It is a young literary award which is celebrating its third edition but whose prize list would make many envious. The Guy-Bedouelle literary prize aims to distinguish a text which makes the link between arts and the sacred. It can be a novel, a story or even a collection of poetry. Religion can play a role, but it is not obligatory. The first two winners are J.M.G Le Clézio, crowned in 2021 for And the flow of poetry will continue to flow (Philippe Rey), and Metin Arditi, last year, The man who painted souls (Grasset). If the 2023 winner, who has just been proclaimed, is less known than her predecessors, her novel is no less strong. It is a great text that the jury has designated: The First Dream of the World published by Gallimard, in the “Haute Enfance” collection, signed by Anne Sibran, ethnologist and philosopher, also novelist, author of books for young people and radio plays.
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The composition of the jury is unique compared to more traditional juries, it brings together staff and students from the Catholic University of the West, in Angers, as well as personalities from the literary and artistic world, under the honorary presidency. by JMG Le Clézio, first winner of the Guy-Bedouelle prize.
In The First Dream of the World Anne Sibran features Paul Cézanne, who travels the countryside around Aix-en-Provence in search of a new perspective to nourish his art, Barthélemy Racine, a genius ophthalmologist exiled to the Americas for having treated the wounded of the Commune, returned to France with Kitsidano, a young blind Native American woman whom he had married. Having come to consult Barthélemy's Parisian office, the painter met them.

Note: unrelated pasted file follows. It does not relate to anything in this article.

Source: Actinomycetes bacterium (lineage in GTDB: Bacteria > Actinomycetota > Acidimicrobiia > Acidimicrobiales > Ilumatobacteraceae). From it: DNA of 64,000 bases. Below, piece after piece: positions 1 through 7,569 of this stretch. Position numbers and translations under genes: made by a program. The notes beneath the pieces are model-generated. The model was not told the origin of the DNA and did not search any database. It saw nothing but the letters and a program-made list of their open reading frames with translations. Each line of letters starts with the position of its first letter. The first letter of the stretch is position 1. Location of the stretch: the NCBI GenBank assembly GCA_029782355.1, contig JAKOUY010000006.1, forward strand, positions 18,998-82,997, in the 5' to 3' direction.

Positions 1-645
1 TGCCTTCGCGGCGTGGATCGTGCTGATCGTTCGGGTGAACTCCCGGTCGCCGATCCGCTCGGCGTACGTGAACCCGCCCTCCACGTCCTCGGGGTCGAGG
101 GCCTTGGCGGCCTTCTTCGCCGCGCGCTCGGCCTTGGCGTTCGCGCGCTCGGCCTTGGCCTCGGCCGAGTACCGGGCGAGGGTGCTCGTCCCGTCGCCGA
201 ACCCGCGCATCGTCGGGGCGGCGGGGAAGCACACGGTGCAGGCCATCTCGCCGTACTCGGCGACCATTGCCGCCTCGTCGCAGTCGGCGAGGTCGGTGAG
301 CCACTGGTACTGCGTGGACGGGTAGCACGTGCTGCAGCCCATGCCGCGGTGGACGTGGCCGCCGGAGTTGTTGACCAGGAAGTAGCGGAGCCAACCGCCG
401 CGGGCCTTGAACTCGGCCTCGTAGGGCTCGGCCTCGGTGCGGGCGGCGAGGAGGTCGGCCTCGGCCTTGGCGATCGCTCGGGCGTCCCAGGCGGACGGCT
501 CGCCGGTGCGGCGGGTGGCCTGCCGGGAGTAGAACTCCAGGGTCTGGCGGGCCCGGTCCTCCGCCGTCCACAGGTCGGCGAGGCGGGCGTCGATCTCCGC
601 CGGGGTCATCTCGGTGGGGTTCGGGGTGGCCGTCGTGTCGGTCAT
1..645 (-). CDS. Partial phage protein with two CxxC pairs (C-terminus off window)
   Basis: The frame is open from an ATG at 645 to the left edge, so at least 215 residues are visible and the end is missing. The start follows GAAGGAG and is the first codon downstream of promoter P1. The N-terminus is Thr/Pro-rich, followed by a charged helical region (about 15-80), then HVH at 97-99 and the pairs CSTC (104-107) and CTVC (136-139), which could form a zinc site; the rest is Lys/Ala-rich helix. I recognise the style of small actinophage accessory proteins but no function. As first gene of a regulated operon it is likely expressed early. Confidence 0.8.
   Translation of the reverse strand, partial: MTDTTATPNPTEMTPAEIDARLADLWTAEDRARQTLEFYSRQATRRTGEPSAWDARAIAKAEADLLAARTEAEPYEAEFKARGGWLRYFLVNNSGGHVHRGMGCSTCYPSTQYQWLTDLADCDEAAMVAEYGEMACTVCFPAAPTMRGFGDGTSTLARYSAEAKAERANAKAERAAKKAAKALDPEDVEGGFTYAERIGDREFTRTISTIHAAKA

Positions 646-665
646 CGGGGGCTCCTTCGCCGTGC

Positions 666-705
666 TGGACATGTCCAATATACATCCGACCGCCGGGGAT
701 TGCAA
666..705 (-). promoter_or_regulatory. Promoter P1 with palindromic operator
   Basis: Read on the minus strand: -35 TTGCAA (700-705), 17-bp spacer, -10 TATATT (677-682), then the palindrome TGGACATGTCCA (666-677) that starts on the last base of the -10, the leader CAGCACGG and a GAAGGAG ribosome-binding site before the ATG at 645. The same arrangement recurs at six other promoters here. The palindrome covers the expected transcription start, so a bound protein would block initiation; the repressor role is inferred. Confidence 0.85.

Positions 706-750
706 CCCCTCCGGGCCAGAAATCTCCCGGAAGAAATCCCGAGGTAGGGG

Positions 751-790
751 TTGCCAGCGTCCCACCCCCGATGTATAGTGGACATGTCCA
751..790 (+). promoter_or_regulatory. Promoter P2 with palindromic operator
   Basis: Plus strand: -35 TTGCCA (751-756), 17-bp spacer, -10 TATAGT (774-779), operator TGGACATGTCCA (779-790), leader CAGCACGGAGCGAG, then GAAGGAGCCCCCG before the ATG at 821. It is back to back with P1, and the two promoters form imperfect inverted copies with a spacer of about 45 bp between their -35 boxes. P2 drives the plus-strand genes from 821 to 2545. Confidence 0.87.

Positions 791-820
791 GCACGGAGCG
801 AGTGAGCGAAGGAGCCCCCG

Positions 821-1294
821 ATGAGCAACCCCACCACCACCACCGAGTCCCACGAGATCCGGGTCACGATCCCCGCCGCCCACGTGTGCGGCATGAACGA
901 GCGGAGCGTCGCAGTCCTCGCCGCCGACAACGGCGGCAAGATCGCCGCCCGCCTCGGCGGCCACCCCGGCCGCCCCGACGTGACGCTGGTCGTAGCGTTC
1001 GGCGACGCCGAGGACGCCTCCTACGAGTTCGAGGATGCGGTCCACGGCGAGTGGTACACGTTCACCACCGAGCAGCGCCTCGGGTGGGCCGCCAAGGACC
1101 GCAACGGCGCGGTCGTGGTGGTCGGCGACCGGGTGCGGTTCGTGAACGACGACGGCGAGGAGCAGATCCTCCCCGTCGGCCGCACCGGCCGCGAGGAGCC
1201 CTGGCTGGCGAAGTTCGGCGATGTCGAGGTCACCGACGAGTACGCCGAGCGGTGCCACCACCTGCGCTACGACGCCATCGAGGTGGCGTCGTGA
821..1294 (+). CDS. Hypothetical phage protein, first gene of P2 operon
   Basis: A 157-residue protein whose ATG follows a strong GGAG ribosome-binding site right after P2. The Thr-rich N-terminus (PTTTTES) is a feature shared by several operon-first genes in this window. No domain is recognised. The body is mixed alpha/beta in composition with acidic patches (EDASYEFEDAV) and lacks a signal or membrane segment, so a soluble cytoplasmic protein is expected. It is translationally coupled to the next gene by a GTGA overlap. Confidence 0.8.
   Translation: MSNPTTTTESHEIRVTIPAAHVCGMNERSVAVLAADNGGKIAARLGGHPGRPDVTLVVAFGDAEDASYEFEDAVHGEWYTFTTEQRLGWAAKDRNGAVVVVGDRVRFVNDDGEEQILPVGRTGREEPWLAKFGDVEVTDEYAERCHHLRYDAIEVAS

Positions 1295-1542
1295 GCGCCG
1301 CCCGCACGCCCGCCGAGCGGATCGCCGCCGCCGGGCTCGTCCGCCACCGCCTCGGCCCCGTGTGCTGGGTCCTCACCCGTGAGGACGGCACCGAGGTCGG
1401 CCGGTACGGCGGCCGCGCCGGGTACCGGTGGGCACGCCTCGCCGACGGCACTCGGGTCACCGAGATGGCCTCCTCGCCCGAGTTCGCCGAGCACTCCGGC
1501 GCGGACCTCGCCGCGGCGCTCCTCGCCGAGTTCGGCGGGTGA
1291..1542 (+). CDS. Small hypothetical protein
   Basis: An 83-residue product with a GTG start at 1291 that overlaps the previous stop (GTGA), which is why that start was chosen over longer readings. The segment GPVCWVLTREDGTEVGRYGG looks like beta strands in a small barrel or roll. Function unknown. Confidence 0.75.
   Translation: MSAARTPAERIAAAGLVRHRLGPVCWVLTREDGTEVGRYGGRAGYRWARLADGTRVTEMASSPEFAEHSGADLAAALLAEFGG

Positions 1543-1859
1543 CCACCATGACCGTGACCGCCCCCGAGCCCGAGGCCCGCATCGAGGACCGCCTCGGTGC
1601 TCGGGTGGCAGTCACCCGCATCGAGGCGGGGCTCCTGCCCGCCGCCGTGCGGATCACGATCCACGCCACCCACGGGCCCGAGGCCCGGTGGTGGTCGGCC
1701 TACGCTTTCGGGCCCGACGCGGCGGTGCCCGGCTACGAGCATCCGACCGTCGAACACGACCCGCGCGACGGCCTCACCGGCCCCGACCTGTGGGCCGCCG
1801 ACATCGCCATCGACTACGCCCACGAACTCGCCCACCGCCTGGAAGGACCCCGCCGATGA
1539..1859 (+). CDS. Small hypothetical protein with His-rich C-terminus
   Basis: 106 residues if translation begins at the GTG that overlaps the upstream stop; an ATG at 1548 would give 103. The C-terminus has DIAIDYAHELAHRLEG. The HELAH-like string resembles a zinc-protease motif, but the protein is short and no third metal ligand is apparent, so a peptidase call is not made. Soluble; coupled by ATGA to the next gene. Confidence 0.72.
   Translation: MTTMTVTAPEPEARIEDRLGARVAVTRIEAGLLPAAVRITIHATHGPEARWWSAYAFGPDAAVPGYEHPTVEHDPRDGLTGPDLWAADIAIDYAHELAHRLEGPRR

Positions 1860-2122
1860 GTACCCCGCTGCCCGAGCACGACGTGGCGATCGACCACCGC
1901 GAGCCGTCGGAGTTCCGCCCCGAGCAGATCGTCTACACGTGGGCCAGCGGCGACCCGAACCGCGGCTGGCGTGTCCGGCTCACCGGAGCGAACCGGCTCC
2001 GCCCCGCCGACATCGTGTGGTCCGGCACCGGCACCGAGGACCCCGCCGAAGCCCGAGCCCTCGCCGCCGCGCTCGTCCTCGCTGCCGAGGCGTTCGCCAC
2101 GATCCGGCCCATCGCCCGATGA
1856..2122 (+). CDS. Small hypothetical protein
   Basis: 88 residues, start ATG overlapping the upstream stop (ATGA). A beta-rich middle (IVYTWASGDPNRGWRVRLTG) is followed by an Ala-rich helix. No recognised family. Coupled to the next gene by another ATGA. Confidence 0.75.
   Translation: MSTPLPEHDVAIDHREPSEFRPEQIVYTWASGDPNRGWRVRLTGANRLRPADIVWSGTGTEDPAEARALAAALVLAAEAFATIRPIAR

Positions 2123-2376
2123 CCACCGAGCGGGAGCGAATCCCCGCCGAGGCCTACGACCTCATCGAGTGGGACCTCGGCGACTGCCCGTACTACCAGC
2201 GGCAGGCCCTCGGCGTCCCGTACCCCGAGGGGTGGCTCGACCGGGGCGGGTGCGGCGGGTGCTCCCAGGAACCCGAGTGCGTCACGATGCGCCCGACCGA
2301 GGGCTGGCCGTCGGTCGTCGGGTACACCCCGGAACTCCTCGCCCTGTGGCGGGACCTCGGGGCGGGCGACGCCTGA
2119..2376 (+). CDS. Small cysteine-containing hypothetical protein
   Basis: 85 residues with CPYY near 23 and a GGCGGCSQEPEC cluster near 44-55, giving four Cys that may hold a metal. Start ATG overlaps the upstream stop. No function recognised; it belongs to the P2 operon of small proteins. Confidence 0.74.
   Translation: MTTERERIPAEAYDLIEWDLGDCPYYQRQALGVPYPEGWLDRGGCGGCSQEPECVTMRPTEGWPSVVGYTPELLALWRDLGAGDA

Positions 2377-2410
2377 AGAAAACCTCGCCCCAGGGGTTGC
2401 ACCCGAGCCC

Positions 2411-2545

The writer, who is divided between France and Ecuador, evokes Cézanne the intransigent, at the foot of the Sainte-Victoire mountain: the painter's eyesight deteriorates seriously and forces him to leave for Paris to consult Barthélémy Racine, the specialist in cataract surgery. This meeting between art and science leads to a third dimension: the American Indians among whom the tireless researcher will discover other wisdoms and knowledge; he returns with a blind native companion who transfigures Paris.
This world-book invites us to take a fresh look at all things, to “put our eyes in patience.” The amazed reader, carried by incandescent writing, slides from one universe to another in the beauty, the goodness of the universe, against all odds.
Moreover, Anne Sibran highlights a quote from François Cheng in Five Meditations on Beauty which gives an indication of the spirit of her book: “In these times of omnipresent misery, blind violence, natural or ecological disasters, talking about beauty may seem incongruous, inappropriate, or even provocative. Almost a scandal. But because of this, we see that, in contrast to evil, beauty is located at the other end of a reality that we have to face. I am convinced that we have the urgent and permanent task of staring at these two mysteries which constitute the ends of the living universe: on the one hand, evil; on the other, beauty. Anne Sibran also highlights Paul Cézanne, of course, who wrote: “I would like to rediscover these sensations that we have when we are born. »